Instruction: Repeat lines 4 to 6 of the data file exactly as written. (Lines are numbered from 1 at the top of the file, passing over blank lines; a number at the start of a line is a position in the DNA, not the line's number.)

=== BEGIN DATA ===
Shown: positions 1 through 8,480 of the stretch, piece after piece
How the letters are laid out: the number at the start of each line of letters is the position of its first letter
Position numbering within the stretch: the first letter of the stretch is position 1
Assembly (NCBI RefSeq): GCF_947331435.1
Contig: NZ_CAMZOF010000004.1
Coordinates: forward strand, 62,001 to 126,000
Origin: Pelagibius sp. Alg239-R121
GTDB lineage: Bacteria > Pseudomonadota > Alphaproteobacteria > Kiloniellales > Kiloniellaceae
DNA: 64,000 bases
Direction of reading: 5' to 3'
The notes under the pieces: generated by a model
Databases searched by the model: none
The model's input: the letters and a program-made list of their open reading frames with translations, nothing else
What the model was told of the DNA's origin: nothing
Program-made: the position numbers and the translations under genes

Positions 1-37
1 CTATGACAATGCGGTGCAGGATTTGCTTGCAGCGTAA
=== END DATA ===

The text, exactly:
Assembly (NCBI RefSeq): GCF_947331435.1
Contig: NZ_CAMZOF010000004.1
Coordinates: forward strand, 62,001 to 126,000